some level. Students who are caught often say their lives are so busy with extracurricular
activities that they plagiarize to save time.
Demand determines supply. CheatHouse.com, for example, boasts more than 10,000 essays for
sale. Its creator Jens Schriver distances himself from matters of integrity. "I provide a service not
too different from that of a library," he rationalizes, "it can be used legitimately, to do research
and get inspired."
On the other hand, the faculty are often reluctant to pursue suspicions of plagiarism. This can be
explained by various reasons – from not wanting to spend the time and effort to not feeling
supported by the academic system. Professors are even sometimes fearful that it could badly
affect their relations with the audience.
The need for a deterrent to student cheating became so pressing that a special web site was
created, called www.turnitin.com, which uses web-crawling robots to search the Internet for
proof of plagiarism. This site can be accessed by educators who want to check on a suspicious
term paper. If students know that their term papers will be compared to over two billion pages
from the Internet by a room full of computers, then they will probably be motivated to write their
own!

6. According to the article, some students are so much attached to the Internet because
a) they use it as an aid in their research projects.
b) they want to get the best results without making much effort.
c) they want to address skilful scholars to get some help.

7. According to the second paragraph of the article,
a) more than half of all students download some materials from the Internet.
b) officials worry about the growing rate of the Internet plagiarism.
c) over 75 percent of all students admit to downloading their term papers and research
projects from the Internet.

8. The words of Jens Schriver, the creator of CheatHouse.com imply that
a) students use his site as a library.
b) the Internet sites of this kind are not necessarily used for cheating.
c) it’s not he who is responsible for the legitimacy of the students’ activities.

9. The author implies that
a) professors often turn a blind eye to cheating.
b) pay too much attention to their relations with the audience.
c) do not have spare time to pursue suspicions of plagiarism.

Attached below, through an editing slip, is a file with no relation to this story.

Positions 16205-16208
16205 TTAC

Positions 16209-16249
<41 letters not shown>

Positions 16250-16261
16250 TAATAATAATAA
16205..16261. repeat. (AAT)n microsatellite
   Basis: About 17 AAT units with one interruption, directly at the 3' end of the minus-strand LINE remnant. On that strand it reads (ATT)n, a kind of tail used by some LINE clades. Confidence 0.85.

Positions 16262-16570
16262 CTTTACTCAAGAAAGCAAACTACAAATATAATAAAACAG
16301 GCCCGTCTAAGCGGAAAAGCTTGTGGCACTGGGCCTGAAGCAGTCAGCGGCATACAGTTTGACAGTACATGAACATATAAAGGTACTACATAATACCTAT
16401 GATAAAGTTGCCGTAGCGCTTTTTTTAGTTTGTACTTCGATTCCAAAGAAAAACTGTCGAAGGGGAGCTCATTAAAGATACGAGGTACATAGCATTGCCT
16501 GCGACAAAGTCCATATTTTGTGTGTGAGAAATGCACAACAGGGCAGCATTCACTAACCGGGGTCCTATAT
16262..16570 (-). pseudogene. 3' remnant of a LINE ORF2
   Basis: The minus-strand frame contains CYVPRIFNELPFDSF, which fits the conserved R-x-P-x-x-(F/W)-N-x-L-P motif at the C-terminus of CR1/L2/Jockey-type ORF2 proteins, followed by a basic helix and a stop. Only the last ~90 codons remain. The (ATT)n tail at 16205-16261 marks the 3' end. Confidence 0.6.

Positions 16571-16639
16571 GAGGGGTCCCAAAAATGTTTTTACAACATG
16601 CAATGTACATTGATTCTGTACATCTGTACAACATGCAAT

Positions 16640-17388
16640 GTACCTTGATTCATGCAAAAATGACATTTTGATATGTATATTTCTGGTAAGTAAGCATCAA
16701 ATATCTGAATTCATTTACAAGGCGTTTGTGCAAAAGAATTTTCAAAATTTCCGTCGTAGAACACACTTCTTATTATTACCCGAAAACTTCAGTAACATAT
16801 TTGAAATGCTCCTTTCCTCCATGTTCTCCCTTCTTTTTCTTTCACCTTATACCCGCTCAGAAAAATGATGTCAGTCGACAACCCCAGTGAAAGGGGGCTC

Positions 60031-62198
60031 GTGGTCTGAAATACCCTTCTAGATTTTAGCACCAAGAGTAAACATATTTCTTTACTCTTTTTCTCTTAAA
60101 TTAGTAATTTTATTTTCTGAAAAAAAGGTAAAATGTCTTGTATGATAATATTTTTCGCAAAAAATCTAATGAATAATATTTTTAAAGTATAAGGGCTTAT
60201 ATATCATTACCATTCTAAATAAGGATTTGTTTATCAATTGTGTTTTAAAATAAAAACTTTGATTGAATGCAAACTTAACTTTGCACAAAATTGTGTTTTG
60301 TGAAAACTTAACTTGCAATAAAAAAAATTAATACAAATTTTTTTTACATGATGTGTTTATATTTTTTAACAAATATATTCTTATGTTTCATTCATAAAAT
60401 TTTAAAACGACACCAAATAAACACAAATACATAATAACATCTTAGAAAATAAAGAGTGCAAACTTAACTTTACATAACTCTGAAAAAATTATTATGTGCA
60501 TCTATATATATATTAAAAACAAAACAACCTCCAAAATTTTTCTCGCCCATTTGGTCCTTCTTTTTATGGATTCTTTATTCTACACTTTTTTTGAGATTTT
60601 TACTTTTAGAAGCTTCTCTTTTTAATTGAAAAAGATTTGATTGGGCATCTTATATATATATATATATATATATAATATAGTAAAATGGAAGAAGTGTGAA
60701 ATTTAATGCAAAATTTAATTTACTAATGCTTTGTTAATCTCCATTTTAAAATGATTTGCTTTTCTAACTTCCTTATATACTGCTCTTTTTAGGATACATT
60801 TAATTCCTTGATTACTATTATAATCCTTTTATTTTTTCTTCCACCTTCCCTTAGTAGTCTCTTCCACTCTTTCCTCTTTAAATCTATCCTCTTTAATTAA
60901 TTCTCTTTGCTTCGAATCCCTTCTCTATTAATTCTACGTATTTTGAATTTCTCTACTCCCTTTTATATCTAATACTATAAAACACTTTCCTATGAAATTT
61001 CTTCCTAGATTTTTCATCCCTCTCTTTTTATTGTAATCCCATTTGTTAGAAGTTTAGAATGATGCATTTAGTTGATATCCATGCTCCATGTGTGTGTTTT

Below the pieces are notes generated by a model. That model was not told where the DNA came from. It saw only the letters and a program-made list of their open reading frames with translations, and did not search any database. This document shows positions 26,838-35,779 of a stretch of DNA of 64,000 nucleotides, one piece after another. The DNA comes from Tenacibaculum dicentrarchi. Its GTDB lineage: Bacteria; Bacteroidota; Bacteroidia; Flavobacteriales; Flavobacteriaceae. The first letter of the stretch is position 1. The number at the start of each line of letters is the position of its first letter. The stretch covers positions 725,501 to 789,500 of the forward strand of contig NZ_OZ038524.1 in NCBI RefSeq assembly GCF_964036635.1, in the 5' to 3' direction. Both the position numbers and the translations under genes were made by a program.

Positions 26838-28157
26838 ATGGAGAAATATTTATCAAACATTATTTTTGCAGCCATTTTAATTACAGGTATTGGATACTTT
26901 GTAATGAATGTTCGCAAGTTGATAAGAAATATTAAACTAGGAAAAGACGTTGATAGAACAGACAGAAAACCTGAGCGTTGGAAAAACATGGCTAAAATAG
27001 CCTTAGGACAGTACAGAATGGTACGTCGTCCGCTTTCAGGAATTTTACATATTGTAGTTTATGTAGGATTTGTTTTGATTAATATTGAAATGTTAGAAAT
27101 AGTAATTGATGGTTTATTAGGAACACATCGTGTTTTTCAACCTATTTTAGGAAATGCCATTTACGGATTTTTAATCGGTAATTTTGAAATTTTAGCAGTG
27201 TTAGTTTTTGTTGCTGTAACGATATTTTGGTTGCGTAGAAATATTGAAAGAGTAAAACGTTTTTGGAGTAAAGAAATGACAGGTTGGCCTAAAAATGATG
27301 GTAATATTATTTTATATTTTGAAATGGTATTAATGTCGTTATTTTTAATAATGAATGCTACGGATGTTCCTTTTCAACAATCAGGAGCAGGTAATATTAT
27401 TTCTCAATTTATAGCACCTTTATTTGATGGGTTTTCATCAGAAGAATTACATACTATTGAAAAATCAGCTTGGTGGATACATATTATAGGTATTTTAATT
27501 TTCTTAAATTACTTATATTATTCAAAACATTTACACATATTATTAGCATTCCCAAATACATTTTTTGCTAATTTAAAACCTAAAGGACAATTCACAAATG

10. The web site called www.turnitin.com was created
a) to motivate students to work on their own.
b) to check if all students’ works are downloaded from the Internet.
c) to make sure that students’ works do not contain plagiarized fragments.
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1, 2, 7, 8, 9 are wrong.
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1. Teachers nowadays are often using social networks because

a) it’s easy to teach their subjects with the help of such networks.

b) social networks have become very popular with teachers as well.

c) they want to help their shy students.

2. The author of the text implies that

a) teachers see a clear difference between the real life and the Internet.

b) teachers compare the Internet to a ‘ticking moral time bomb’.

c) every teacher would prefer to take a student to lunch rather than to add a student as a “friend”

on the Facebook.

7. According to the second paragraph of the article,

a) more than half of all students download some materials from the Internet.

b) officials worry about the growing rate of the Internet plagiarism.

c) over 75 percent of all students admit to downloading their term papers and research

projects from the Internet.

8. The words of Jens Schriver, the creator of CheatHouse.com imply that

a) students use his site as a library.

b) the Internet sites of this kind are not necessarily used for cheating.

c) it’s not he who is responsible for the legitimacy of the students’ activities.

9. The author implies that

a) professors often turn a blind eye to cheating.

b) pay too much attention to their relations with the audience.

c) do not have spare time to pursue suspicions of plagiarism.

Are they right now?
7, 8, 9 are still wrong.
7. According to the second paragraph of the article,
a) more than half of all students download some materials from the Internet.
b) officials worry about the growing rate of the Internet plagiarism.
c) over 75 percent of all students admit to downloading their term papers and research
projects from the Internet.

8. The words of Jens Schriver, the creator of CheatHouse.com imply that
a) students use his site as a library.
b) the Internet sites of this kind are not necessarily used for cheating.
c) it’s not he who is responsible for the legitimacy of the students’ activities.

9. The author implies that
a) professors often turn a blind eye to cheating.
b) pay too much attention to their relations with the audience.
c) do not have spare time to pursue suspicions of plagiarism.